The Dark Age of Tanks (Hardback)
Britain's Lost Armour, 1945–1970
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In the thirty years after the Second World War, the British army entered a period of intense technological development. Due to the lack of surviving documentation, this period is almost a second Dark Age. What survives shows the British Army’s struggle to use cutting edge technology to create weapons that could crush the Soviet Union's armed forces, all the while fighting against the demands of Her Majesty's Treasury.
On this journey, the Army entertained ideas such as micro-tanks of about 20 tons in weight with two-man crews, massive 183mm anti-tank guns, devastating rocket artillery, colossal anti-tank guided missiles and ended up on the cusp of building hover tanks.
This book takes a look at the records from a time period of increasing importance to the tank historian and starts the process of illuminating the dark age of British tanks.
This is a fascinating book that despite the lack of source documentation seeks to make sense of a turbulent period in British tank development. Historians interested in post war armour will find much to interest them. Military model makers will find inspiration from the numerous artists impressions and will perhaps look to make models of some of these unusual weapons system – most of which never went beyond the drawing board. Highly recommended.Tom Cole, Miniature Armoured Fighting Vehicles Association, September 2020
It's a must-have for anyone who believes they have a rounded out library section on British Armor because if you don't have this book well I'm sorry you are missing a pretty big chunk of information.The View From The Turret
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This books looks at that sort of problem through the development of tanks, did they need different types of tanks for different problems, if they were going to change how would they change and what technology did the tanks have to have. The book explores these questions through each chapter from heavy armour to light armour, infantry armour to using no infantry. The book poses lots of questions and does answer quite a few of them but shows the difficulties people had in knowing what to come up with for the future. This is a very well written book by David Lister and I enjoyed the way he separated the various chapters. An excellent book that posed a lot of questions and thoughts.UK Historian
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This is the largely untold story of British tank development through the Cold War. The author provides a comprehensive account of the development program and the designs that never reached the regiments, showing many original and advanced concepts. – Highly Recommended.Firetrench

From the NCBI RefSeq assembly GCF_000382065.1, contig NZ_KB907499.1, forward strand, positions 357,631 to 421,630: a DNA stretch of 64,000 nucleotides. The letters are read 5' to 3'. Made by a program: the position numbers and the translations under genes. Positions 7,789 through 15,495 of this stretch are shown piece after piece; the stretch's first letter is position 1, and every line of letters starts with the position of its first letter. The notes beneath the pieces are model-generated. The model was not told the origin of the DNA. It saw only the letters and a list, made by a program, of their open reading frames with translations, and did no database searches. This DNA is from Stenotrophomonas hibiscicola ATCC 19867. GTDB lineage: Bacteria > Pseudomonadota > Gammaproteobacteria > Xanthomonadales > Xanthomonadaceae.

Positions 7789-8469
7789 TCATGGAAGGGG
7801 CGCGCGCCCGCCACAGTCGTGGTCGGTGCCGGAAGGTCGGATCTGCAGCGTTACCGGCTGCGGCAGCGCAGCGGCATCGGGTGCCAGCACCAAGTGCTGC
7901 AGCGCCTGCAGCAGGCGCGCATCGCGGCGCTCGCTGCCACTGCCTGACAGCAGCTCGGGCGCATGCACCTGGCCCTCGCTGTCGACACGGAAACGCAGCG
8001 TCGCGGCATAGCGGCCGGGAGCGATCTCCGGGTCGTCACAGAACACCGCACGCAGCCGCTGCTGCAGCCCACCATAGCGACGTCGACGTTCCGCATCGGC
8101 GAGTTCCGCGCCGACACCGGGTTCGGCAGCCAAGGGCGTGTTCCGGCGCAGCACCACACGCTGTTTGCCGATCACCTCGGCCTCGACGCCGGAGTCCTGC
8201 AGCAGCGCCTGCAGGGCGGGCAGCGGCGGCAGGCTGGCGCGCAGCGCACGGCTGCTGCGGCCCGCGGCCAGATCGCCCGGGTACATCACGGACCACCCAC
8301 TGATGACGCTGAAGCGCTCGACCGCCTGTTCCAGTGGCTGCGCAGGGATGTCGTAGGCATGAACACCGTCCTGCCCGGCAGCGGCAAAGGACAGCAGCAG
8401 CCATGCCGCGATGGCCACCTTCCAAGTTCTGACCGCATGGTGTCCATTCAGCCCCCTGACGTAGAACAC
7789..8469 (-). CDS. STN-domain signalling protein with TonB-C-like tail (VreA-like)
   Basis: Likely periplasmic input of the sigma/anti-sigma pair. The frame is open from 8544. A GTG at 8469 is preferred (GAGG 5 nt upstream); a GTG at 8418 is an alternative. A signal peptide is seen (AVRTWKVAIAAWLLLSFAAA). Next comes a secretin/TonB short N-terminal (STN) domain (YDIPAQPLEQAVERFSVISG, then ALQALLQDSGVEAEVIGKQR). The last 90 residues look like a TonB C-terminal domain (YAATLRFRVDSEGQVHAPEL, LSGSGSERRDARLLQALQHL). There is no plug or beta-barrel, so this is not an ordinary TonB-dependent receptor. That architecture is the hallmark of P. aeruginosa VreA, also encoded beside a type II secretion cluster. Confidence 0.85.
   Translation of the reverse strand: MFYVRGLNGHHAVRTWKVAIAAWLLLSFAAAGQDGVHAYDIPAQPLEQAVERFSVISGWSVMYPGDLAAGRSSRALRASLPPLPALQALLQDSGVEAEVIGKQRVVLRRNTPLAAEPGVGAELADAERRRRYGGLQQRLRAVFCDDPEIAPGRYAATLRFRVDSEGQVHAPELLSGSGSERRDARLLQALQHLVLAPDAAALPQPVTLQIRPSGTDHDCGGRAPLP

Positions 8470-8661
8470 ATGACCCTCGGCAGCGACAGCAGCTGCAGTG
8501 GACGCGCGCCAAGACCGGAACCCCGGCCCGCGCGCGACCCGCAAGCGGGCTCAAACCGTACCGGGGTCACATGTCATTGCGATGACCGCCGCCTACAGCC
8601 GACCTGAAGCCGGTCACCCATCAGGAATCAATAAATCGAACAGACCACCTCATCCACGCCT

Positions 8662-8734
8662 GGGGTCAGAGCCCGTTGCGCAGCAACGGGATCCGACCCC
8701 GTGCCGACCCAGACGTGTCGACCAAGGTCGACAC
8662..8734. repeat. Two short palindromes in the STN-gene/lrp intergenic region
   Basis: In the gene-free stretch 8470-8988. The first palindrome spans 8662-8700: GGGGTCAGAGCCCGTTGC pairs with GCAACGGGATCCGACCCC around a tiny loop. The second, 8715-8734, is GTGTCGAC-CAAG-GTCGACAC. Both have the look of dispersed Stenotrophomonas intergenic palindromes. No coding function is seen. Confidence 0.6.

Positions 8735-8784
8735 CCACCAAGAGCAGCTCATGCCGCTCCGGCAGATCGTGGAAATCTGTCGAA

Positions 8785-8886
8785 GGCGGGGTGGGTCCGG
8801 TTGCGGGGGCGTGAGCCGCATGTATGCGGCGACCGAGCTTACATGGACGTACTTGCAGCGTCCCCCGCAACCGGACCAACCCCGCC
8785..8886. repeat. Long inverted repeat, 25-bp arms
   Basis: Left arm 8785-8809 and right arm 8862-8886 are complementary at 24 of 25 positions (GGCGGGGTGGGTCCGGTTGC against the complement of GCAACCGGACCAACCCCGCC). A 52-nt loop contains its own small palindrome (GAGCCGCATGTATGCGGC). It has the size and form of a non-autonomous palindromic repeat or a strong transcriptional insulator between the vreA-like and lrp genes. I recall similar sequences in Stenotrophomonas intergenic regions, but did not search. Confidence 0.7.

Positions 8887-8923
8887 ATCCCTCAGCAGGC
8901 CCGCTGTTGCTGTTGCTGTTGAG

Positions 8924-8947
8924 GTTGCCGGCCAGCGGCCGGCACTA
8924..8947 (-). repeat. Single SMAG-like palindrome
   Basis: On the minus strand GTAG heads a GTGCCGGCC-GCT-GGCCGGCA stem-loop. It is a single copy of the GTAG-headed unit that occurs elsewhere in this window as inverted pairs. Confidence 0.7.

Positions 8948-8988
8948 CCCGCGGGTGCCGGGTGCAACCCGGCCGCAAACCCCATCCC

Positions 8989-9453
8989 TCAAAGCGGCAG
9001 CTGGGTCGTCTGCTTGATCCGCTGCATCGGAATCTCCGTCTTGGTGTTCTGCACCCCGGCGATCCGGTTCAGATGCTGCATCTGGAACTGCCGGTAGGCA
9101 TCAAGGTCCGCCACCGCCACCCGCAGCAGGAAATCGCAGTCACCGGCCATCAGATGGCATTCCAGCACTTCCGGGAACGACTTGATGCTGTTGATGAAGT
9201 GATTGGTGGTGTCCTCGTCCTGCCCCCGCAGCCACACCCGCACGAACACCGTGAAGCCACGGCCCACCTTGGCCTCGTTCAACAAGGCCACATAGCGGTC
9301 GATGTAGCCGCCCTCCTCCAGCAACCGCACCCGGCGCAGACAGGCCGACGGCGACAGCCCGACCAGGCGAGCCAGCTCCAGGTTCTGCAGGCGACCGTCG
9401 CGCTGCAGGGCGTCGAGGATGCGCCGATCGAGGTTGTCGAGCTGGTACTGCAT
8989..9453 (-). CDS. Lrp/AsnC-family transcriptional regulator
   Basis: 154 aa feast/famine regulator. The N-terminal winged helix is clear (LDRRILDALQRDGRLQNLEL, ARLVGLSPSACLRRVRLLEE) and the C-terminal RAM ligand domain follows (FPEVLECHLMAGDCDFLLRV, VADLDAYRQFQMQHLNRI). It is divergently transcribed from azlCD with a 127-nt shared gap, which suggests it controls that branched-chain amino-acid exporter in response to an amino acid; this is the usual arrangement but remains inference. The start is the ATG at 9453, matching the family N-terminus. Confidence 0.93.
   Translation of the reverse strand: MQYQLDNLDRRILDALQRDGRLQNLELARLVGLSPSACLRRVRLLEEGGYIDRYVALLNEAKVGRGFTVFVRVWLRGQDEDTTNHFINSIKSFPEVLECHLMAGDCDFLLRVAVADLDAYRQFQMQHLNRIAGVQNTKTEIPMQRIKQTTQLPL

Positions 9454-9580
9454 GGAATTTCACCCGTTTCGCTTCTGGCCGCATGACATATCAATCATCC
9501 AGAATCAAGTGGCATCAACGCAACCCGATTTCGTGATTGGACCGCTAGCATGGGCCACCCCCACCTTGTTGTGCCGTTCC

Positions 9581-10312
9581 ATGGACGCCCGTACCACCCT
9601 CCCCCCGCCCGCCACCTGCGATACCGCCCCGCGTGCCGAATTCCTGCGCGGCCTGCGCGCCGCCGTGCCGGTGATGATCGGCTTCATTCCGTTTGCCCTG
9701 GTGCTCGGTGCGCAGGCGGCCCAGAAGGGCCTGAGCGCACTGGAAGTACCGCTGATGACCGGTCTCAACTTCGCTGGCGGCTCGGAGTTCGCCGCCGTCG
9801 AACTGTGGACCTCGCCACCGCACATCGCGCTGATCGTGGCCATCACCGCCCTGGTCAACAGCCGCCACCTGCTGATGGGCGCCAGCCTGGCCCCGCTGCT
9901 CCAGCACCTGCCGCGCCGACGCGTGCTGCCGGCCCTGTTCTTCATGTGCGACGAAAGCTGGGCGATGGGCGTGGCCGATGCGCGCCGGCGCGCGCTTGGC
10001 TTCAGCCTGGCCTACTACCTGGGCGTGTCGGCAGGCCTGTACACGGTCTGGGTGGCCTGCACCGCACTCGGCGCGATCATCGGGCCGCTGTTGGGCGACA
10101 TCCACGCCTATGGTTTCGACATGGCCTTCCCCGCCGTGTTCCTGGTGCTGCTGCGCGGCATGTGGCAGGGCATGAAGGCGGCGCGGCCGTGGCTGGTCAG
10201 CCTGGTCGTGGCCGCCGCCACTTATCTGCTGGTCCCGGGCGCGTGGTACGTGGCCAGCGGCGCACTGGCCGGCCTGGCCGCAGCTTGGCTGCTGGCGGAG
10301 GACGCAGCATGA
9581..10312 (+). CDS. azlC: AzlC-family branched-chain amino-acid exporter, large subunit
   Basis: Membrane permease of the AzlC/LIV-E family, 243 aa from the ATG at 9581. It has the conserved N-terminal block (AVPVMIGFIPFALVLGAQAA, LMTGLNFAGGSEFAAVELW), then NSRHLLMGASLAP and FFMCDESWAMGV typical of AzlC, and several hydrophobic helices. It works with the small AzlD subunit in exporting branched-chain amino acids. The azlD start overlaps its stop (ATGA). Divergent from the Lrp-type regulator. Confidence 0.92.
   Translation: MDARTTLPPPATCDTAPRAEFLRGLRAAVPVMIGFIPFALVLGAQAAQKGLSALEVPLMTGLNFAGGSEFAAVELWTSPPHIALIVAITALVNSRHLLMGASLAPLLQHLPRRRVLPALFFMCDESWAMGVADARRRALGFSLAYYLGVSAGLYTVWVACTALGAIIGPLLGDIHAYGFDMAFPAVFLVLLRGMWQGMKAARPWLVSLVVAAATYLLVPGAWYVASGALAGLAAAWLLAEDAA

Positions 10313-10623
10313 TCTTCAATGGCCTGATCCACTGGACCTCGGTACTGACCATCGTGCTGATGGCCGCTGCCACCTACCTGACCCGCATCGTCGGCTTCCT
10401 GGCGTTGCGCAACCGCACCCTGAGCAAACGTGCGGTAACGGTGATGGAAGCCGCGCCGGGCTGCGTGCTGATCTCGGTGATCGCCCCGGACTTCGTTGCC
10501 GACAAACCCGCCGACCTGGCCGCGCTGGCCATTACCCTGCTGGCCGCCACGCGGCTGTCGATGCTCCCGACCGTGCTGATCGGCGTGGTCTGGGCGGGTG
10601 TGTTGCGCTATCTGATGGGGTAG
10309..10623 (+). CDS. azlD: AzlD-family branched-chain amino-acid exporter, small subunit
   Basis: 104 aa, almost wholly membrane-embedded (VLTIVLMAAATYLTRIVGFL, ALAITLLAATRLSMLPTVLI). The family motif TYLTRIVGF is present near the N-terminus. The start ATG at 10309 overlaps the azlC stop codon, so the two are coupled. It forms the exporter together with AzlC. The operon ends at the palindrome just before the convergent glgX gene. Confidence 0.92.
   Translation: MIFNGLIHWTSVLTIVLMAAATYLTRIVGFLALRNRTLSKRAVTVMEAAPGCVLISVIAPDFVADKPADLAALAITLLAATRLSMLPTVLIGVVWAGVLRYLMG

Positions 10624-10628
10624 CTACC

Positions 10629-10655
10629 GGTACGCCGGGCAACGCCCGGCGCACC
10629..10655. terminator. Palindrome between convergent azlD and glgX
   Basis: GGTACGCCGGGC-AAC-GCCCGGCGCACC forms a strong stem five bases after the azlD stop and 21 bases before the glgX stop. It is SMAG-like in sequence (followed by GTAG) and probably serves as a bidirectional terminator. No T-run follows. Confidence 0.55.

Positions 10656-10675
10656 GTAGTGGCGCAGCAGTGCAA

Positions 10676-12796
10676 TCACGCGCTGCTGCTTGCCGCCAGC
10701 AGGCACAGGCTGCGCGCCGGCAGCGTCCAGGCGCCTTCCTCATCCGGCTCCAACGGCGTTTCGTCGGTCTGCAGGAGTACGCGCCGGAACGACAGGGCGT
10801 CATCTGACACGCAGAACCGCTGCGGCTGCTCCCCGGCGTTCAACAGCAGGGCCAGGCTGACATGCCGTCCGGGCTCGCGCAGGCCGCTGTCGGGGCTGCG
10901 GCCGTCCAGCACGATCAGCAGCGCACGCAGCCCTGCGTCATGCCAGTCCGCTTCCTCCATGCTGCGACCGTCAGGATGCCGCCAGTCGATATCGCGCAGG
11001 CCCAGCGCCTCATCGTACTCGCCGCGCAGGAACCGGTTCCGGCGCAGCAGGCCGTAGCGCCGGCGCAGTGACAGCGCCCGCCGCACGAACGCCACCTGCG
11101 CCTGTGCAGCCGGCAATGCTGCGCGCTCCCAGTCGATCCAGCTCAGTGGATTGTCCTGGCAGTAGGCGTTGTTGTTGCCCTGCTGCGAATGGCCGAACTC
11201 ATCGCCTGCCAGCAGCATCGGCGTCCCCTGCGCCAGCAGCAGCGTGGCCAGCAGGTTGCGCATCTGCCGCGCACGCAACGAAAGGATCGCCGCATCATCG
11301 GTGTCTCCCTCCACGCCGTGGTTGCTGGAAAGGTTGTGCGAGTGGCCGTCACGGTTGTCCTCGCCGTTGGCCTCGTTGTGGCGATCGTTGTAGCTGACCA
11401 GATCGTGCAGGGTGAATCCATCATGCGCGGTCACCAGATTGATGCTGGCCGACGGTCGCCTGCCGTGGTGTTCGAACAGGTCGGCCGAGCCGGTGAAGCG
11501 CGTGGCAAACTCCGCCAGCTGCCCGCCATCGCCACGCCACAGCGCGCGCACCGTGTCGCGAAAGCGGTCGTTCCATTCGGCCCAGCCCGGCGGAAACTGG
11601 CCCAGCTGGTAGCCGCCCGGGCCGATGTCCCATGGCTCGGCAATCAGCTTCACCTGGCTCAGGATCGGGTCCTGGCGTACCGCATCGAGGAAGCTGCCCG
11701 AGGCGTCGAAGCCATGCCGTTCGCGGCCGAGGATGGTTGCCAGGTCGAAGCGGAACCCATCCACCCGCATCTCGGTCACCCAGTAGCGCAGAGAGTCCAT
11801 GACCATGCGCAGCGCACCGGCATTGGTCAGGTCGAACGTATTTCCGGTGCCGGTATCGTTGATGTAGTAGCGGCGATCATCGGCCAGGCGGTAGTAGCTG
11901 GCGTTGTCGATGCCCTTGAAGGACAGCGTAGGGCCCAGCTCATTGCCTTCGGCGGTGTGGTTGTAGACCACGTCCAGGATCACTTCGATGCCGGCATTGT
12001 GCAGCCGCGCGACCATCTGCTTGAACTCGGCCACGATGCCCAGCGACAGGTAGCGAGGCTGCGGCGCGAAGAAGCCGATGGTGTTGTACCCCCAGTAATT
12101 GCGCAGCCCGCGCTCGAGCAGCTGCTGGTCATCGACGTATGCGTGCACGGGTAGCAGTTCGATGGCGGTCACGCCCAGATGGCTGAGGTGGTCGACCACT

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David Lister describes a mysterious time between 1945 and the mid-seventies during which tensions were high due to the uncertainty of whether or not there would be a nuclear war, and when Britain was trying to find its way in the new world in terms of defence equipment, and in particular the design and acquisition of tanks that could counter the burgeoning Soviet threat. Absolutely must-read stuff!Books Monthly
It’s well worth a read, it was an enjoyable book, well written and researched that provides a fascinating insight to the types of vehicle designers and the military were considering during this period.Irregular Magazine, Spring 2020 – reviewed by Jason Hubbard
Another interesting book from author David Lister, looking at the various stories of potential armoured vehicles that didn't actually make it into British Army service between 1945 and 1970. The title of the book, 'The Dark Age of Tanks', comes from the number of gaps that exist in the records of the work that was carried out over the period.Military Model Scene, Robin Buckland
A 194-page hardback book it is split into 4 main parts, and each of these is sub-divided into the various chapters. Part 1 looks at 'Armour of the Line', where different plans came and went, changing as did the requirements they had to meet. There are the questions of a heavily armoured tank, the Universal tank, a desire to keep a flamethrower in the army inventory and of course, the size of the main gun. Part 2 moves on to 'Light Armour', with again a mix of projects, some of which never got beyond the paper or mock-up design stages. The one I had known nothing about beforehand was the attempt to build a light armoured vehicle, either wheeled or tracked, which could 'jump' obstacles. Part 3 considers 'Infantry Armour', and this includes the Oxford and Cambridge carriers, as well as the FV432. Then finally, Part 4 takes on the 'War Rocket'. This includes the large missiles such as Malkara and Orange William, before things got to Swingfire, which many of us will know.
The book has a helpful list of Sources at the end of the book, and throughout the story there are archive photos, drawings and in some cases computer images of what a vehicle might have looked like. A really interesting read for anyone interested in post-war armour development in the UK, and some pieces which I had never seen before. The idea of a 'flying' armoured car for one. I think I won't be the only one surprised to discover that so many records seem to have disappeared, skipped rather than saved. This is an investigation which provides a good groundwork, but maybe additional details will yet emerge over time from somewhere.
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